“Almost overnight, the internet’s gone from a technical wonder to a business must.”
Digital. It’s a whole new world; one that exploded sometime between the development of computers in the 1950s and Twitter’s fifth birthday this year. Today at least one in three members of the world’s population uses the internet (Internet World Stats).
But in the midst of the digital revolution, has the way we use words been overlooked?
“Simplicity is the ultimate sophistication.”
Leonardo Da Vinci
It’s been proven that when reading information online, just 16% of users read word for word and around 79% will scan or skim. Why? Because people have grown accustomed to the speed and immediacy of the internet. And they want that speed at every online interaction.
So, whatever you’re saying, make it quick, clear and concise. Your page or email headline gives the perfect opportunity to let your audience know what to expect from you. Capture their imagination, generate some intrigue and they’ll be much more likely to keep reading.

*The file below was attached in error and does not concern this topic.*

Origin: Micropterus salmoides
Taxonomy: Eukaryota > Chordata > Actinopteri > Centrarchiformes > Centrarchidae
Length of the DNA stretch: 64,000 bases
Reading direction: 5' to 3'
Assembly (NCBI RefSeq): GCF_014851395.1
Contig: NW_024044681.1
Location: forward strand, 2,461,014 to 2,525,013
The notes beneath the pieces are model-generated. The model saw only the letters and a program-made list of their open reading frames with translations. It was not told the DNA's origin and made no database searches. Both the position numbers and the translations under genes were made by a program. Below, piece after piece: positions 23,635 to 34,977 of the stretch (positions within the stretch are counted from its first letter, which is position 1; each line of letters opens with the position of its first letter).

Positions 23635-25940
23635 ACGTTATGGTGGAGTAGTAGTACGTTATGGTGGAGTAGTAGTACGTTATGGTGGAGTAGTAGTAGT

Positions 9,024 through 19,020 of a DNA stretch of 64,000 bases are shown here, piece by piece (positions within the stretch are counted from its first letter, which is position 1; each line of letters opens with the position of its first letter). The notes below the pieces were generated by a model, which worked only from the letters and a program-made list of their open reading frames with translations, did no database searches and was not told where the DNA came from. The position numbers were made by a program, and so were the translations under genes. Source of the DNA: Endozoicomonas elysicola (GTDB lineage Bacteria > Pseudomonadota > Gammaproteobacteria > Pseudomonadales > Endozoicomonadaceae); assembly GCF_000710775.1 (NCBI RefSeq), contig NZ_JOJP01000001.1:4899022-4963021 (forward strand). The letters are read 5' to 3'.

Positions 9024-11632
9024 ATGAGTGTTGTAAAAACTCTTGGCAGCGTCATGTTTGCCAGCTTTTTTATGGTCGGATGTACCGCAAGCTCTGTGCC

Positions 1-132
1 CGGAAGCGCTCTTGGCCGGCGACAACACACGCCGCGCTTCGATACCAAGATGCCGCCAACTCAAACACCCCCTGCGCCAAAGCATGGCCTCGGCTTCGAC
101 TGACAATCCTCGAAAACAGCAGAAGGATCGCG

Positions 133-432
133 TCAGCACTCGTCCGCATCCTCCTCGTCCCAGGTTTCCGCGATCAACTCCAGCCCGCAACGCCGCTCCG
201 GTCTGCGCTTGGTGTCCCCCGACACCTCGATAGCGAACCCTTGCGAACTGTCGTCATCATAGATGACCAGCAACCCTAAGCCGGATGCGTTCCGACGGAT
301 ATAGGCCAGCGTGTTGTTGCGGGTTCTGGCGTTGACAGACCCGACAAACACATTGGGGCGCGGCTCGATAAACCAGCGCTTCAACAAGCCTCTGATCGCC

Short words and paragraphs are more engaging than long ones.
Be creative in how you present your text – bullet points, graphics, charts and subtitles all help to break up copy.
Ideally use no more than 250 words per page – avoid the need for a scroll bar.
Google’s algorithm update will affect 35% of searches
Last month Google announced that it has updated its search algorithm, and consequently this will affect 35% of internet searches.
The update builds on previous changes to ensure content is up to date, relevant and unique. This is particularly important in crowded markets where there is a tendency to churn information and where new, ‘fresh’ content is vital – news stories or consumer reviews, for example.
So, there’s an additional challenge on the horizon for digital creatives – new and unique content has never been more important.
Did you know?
Between 2000 and 2011 the number of worldwide internet users increased by 480.4% to over two billion (Internet World Stats)
In 2010 107 trillion emails were sent
As of September 2011 around 50 billion web pages are indexed by Google, Yahoo! and Bing (World Wide Web Size)